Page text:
Ottawa

More Black hockey players in western Quebec say they've faced racial slurs

More Black minor hockey players in western Quebec are coming forward with allegations of racism less than a week after another Black player spoke out.

N-word was common, says mother of player who quit his team

Blesson Ethan Citegetse, a 14-year-old who plays for Les Loups des Collines minor hockey team in western Quebec, says he was discriminated against at a recent game and it's not the first time. (Submitted by Jean Bosco Citegetse)

More Black minor hockey players in western Quebec are coming forward with allegations of racial slurs less than a week after another Black player spoke out.

On Monday, Hockey Outaouais and the team L'Intrépide de Gatineau confirmed in a statement they have launched an investigation after two of the team's players said they were subjected to racist remarks. 

One of those players, Anthony Allain-Samaké, told Radio-Canada the bullying led him to quit the team.

"Being called the N-word was still quite common for several players," said his mother Julie Allain in French.

"I told him it is totally unacceptable."

'The refs didn't hear it' 

Blesson Ethan Citegetse, 14, plays for Les Loups des Collines at the Bantam BB level.

He said that during a game this past weekend, one of his teammates overheard an opponent use the N-word when referring to Citegetse, who was in the penalty box at the time. 

It's not the first time he's been discriminated against, he said. 

"I was sad because … hockey is a sport [where] we're all a family. We're all hockey players. We should all have respect for each other."

WATCH | The Citegetses on Blesson Ethan's racist experiences: 

Black hockey players in Gatineau say racism is hurting their experience of the game

1 year ago
Duration 1:27
Jean Bosco Citegetse and his son, Blesson Ethan Citegetse, say racism in Gatineau minor hockey is a persistent and disappointing problem.

Citegetse said this past weekend's incident left him angry.

"I couldn't do anything. The refs didn't hear it. I can't go complain to the refs."

Citegetse's experience comes only days after another Black player, David Godwin of Les Voiliers d'Aylmer, told CBC he has been the target of repeated racial taunts and intimidation on the ice throughout this past season.

On one occasion, Godwin said he was compared to African jungle animals.

The president of the association representing Godwin's team told CBC News he supports strict penalties for racial taunts and discriminatory behaviour on the ice, but on-ice officials need to witness and report it.

Sports minister reaches out

Jean Bosco Citegetse, Blesson Ethan's father, said he has filed a formal complaint with the association representing his son's team, which was forwarded to Hockey Outaouais.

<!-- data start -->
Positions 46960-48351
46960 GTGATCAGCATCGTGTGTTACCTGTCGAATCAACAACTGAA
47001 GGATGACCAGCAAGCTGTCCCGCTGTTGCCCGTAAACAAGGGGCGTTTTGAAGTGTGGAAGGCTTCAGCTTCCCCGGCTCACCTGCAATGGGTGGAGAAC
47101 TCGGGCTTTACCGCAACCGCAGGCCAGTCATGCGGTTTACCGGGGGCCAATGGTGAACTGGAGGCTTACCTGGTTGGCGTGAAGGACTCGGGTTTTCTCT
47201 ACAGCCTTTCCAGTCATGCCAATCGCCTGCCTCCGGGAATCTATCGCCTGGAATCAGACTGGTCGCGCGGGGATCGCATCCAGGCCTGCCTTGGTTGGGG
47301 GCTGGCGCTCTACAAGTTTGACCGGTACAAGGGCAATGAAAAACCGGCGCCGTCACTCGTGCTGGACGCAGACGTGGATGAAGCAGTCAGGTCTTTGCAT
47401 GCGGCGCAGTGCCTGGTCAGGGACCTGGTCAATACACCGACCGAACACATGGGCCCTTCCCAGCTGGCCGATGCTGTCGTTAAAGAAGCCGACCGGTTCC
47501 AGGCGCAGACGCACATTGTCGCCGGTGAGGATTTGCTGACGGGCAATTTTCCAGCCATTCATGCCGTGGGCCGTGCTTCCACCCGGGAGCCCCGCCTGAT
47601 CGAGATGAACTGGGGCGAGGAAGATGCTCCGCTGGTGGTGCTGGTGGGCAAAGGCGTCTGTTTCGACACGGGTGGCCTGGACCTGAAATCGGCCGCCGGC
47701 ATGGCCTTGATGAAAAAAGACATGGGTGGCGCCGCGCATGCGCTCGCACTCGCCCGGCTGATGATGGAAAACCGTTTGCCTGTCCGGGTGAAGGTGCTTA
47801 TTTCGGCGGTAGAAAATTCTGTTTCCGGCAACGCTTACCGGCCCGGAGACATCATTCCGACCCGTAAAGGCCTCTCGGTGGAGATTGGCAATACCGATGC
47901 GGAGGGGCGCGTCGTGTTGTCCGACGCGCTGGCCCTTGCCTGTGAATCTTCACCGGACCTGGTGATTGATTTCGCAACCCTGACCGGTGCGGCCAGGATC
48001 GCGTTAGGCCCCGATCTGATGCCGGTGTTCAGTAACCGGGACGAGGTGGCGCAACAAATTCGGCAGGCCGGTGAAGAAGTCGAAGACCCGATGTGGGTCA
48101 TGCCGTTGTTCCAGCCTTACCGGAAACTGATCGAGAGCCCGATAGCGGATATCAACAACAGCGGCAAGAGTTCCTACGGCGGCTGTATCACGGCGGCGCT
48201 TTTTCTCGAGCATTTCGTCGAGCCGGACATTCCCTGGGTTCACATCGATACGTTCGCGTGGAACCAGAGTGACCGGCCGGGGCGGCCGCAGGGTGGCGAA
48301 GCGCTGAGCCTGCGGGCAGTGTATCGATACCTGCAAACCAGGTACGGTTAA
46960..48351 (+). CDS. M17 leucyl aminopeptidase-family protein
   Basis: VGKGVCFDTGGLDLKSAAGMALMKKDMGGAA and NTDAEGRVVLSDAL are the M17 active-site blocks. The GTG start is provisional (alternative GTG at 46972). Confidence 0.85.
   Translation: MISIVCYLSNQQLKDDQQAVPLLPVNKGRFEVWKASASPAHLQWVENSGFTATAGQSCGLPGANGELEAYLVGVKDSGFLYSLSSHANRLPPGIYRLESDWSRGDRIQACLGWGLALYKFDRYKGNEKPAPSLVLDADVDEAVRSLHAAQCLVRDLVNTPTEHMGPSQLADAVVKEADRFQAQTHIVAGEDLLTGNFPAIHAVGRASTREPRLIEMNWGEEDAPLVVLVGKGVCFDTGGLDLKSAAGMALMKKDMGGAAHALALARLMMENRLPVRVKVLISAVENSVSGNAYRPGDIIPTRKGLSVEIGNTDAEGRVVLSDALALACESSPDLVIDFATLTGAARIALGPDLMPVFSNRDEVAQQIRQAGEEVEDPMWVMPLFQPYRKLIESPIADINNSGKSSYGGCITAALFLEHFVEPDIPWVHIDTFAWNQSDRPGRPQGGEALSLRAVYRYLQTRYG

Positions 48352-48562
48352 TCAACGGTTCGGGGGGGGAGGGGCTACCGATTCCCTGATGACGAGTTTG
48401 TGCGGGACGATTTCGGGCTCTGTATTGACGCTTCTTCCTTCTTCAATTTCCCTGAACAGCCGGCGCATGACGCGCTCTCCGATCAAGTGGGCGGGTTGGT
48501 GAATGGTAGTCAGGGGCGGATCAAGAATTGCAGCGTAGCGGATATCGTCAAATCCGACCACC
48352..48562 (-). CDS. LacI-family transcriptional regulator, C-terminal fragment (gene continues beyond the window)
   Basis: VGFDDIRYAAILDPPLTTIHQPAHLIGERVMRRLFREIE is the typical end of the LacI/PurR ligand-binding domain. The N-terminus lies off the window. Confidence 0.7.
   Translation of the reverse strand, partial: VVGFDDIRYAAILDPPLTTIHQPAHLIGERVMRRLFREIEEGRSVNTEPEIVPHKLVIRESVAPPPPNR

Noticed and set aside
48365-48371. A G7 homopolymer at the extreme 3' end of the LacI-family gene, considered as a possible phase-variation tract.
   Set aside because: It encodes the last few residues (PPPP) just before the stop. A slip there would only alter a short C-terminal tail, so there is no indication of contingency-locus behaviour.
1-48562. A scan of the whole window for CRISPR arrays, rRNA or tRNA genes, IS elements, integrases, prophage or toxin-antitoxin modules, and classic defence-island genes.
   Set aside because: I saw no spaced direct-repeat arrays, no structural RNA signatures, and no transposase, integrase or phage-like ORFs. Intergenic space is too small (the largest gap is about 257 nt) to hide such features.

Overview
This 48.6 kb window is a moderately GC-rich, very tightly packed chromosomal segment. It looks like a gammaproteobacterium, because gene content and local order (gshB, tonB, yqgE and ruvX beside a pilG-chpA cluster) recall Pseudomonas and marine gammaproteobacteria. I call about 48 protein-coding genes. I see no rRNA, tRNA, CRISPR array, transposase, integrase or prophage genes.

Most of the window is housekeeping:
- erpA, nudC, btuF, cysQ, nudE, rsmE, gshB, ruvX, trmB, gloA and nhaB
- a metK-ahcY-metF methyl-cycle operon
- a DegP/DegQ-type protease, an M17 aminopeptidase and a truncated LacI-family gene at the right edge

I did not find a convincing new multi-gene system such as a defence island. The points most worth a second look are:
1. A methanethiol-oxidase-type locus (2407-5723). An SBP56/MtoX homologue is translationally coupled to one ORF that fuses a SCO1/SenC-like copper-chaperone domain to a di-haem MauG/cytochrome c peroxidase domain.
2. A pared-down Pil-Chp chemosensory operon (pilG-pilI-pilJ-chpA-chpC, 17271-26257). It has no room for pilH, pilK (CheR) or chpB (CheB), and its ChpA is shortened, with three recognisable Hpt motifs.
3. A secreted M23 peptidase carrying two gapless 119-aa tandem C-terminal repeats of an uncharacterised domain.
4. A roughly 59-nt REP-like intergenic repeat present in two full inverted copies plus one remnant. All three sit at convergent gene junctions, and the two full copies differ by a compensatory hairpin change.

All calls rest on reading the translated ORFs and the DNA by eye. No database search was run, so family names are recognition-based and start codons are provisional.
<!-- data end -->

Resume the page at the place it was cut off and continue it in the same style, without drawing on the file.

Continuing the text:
"They sent us an email asking us to fill out the complaint online," he said. "They didn't even call us, but our coach … he called me and he apologized for the incident."

Jean Bosco Citegetse, Blesson Ethan Citegetse's father, says taunts like those endured by his son make players question whether to remain in the sport they love. (Radio-Canada)

CBC News has reached out to Hockey Outaouais to ask what happens next with the Citegetses' complaint.

In its statement addressing the concerns raised by Anthony Allain-Samaké and his teammate, Hockey Outaouais encouraged victims of discriminatory remarks to file a complaint online

Godwin's mother, Vicky Deselliers, said she was sad, but not surprised to hear of other players' concerns. 

"I'm very happy that they found the courage to go and denounce the situation," she said. "Some kids might not and might keep it to themselves."

Vicky Deselliers, David Godwin's mother, says she initially hesitated in enrolling him in organized hockey due to the high cost, but relented when his passion for the sport became clear. (Alexander Behne/CBC)

After speaking out about his experience, Godwin was contacted by federal Minister of Sport Pascale St-Onge, Deselliers said. 

"She said, 'If I can be any help in any way, you let me know and I will keep in touch with you. Just keep on going.'"


For more stories about the experiences of Black Canadians — from anti-Black racism to success stories within the Black community — check out Being Black in Canada, a CBC project Black Canadians can be proud of. You can read more stories here.

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(CBC)

Corrections

  • An earlier version of this story incorrectly identified federal Minister of Sport Pascale St-Onge as Quebec's sports minister.
    Apr 06, 2022 8:15 AM ET

ABOUT THE AUTHOR

Guy Quenneville

Reporter at CBC Ottawa

Guy Quenneville is a reporter at CBC Ottawa. He can be reached at guy.quenneville@cbc.ca.

With files from Alexandra Angers, Alexander Behne, Catherine Morasse and Radio-Canada

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